Dalmatians are a low-maintenance breed when it comes to grooming. Their dander and shedding can cause allergies, but grooming their coat doesn't take much time. Brushing your dalmatian every week and bathing them regularly can be enough to keep allergies and shedding under control. Cleaning their ears is very important, as well as clipping their nails and brushing their teeth with dog toothpaste; they may be susceptible to gum disease.
Costs to consider before adopting a Dalmatian:
- Adoption costs: $450-$1,200
- Initial vet visits plus regular checkups: $50-$300 or more
- Food: $30-$200 a month, depending on the type
- Vaccinations and other procedures, such as spayed or neutered: $400-$700 or more
- Miscellaneous (food and water bowls, treats, leash, toys, emergency health concerns, etc.) The cost varies
The cost of raising a Dalmatian will vary. Adoption costs depend on several factors, including the breeder's reputation and whether they screen for health conditions. However, these are rough estimates of what each expense may cost.
Training Your Dalmatian
This breed is relatively easy to train. Dalmatians are eager to please their owners and are also very alert. However, they are very sensitive dogs who do not react well to strict training methods. Instead, they respond better to more positive reinforcement, such as plenty of treats and praise from their owners.
Exercising Your Dalmatian
Dalmatians are very high-energy dogs. They love to run and exercise. They should get at least 60 minutes of exercise daily. If you can give them more, that would be great! This breed can be prone to obesity if they do not get proper activity and exercise. The Dalmatian breed is highly intelligent, and as a result, it can become bored and destructive if it is not stimulated.
Some great outside activities to do with your Dalmatians are:
- Chasing balls
- Playing fetch
- Hide and seek
Exercise is necessary for Dalmatians because they are full of energy. Before you adopt a Dalmatian, be sure to consider whether or not you can give them the exercise they need. A family who loves to be outside and is very active will be perfect for a Dalmatian.
Are Dalmatians and Children a Good Match?
Dalmatians can be good with kids. However, their size and excitability may make it easier for them to knock down small children accidentally. Therefore, it is always important to supervise interactions between your child and Dalmatian. Dalmatians are very energetic and love to run. This can be an excellent characteristic when raising Dalmatians and children together. In addition, they love to play with children and spend time with their families.
Dalmatian puppies can be rambunctious and very high-strung. While they are good with kids, they may become irritated more quickly because of their sensitive nature. They also have excellent memories. This means they remember any maltreatment for years to come, even if it was an accident. Their sensitive nature means Dalmatians must be handled with gentleness and respect, like all animals. If you are adopting a Dalmatian, it is important to teach your children to be respectful of them.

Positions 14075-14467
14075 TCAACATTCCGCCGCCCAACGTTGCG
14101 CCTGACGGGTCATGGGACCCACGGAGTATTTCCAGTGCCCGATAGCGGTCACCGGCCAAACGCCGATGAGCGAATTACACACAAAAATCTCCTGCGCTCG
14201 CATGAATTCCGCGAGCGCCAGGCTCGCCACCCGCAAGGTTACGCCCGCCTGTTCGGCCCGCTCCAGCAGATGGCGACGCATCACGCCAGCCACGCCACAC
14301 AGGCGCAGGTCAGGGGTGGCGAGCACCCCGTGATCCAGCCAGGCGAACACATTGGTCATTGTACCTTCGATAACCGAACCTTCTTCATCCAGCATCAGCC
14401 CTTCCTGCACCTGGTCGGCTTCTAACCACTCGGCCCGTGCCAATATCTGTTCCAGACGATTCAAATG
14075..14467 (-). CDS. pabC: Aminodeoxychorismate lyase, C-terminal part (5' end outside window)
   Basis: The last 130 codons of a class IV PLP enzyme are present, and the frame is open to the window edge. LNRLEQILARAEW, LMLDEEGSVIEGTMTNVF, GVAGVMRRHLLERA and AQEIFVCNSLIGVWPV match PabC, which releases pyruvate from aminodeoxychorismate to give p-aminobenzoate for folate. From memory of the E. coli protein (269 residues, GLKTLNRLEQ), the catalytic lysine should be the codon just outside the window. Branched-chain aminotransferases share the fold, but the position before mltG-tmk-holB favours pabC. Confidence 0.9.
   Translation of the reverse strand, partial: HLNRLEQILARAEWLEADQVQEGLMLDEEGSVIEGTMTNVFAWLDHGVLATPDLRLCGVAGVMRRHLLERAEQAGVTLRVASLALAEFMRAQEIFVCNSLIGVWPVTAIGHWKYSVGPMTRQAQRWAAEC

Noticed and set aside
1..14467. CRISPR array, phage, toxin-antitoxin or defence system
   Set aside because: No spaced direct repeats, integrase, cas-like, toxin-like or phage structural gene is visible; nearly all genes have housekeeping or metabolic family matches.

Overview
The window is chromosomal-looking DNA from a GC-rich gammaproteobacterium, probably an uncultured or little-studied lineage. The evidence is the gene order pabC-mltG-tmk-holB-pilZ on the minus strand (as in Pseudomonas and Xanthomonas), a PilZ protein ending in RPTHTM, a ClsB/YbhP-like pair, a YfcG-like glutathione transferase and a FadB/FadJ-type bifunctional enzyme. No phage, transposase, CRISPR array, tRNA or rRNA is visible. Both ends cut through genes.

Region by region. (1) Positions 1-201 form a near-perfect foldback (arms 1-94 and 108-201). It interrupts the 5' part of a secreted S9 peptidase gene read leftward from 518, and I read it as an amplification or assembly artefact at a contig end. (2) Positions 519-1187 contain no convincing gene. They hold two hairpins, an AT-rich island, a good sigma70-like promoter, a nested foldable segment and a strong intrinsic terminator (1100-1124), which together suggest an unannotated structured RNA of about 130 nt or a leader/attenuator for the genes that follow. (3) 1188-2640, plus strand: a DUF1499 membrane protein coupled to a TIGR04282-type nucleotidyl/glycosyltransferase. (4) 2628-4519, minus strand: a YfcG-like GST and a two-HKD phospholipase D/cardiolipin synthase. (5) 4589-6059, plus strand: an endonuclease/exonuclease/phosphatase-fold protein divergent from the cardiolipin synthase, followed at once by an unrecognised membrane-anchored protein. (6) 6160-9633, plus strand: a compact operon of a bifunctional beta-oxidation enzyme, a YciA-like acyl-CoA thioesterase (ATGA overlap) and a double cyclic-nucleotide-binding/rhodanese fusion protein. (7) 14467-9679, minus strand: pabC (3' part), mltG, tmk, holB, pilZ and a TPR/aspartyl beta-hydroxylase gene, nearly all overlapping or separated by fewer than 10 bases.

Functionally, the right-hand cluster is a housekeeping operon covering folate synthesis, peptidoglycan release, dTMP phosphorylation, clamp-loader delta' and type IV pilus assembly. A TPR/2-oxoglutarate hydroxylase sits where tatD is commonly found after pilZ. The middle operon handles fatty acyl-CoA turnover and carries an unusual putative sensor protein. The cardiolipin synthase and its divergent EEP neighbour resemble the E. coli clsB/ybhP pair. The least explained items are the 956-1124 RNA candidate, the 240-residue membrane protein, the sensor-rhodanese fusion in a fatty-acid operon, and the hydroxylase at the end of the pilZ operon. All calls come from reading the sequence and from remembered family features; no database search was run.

Raising Kids Around a Dalmatian
Dalmatians are loyal dogs. They will be committed to their families, including their children. However, Dalmatians need proper obedience and socialization training to thrive in a family with small children. This is because this breed tends to be excitable, sensitive, and shy.
Dalmatians do not bark a lot. Less barking is perfect for families with children who still take naps because they will not typically be disruptive. However, this breed can make excellent watches dogs because they are alert and protective of their families.
Teach Your Child to Respect Your Dalmatian
As with all dogs, teaching your child to respect your Dalmatian is important. Your Dalmatian will likely have a shy demeanor at first; therefore, teach your child respect rules before introducing them to your new pet. Some great rules to have are:
- Do not pull on your Dalmatian's ears, tail, or body. This can irritate or freak a dog out, even if they are a gentle breed.
- Stay out of your pet's face. Even the most patient dog may become annoyed and have a bad day. You never know how they may react.
- Treat your pet as a person, not as a toy.
- Do not bother your pet while eating or playing with a toy. Taking away a toy or food may make them territorial.
- Let babies stay with their momma until they are ready to be separated. Momma dogs can be very protective of their babies.
Dalmatians were once coach dogs in 19th-century Europe. They were used to walking alongside the horses and noble families, and their job was to protect against danger. The name dalmatian comes from the coastal area in Austria called Dalmatia. Dalmatians are thought to be descendants of pointers. Learn more facts about Dalmatians here!
Are Dalmatians good with kids? They can be! Dalmatians are sweet and affectionate. They are very sensitive dogs who need proper socialization and obedience training to thrive in families. They are highly energetic. A Dalmatian's energy is fantastic because they make excellent playmates for highly active children who love to be outside. They do not constantly bark, making them wonderful watchdogs who are low maintenance. It is important to remember that Dalmatians grow to medium size and can accidentally knock over young children or infants. Dalmatians thrive best in a family that gives them proper exercise and time outside. If you love to be outside, can provide your Dalmatian lots of attention, and supervise the interactions between your children and Dalmatians, they may be an excellent fit for your family!
The image featured at the top of this post is ©Rosa Jay/Shutterstock.com.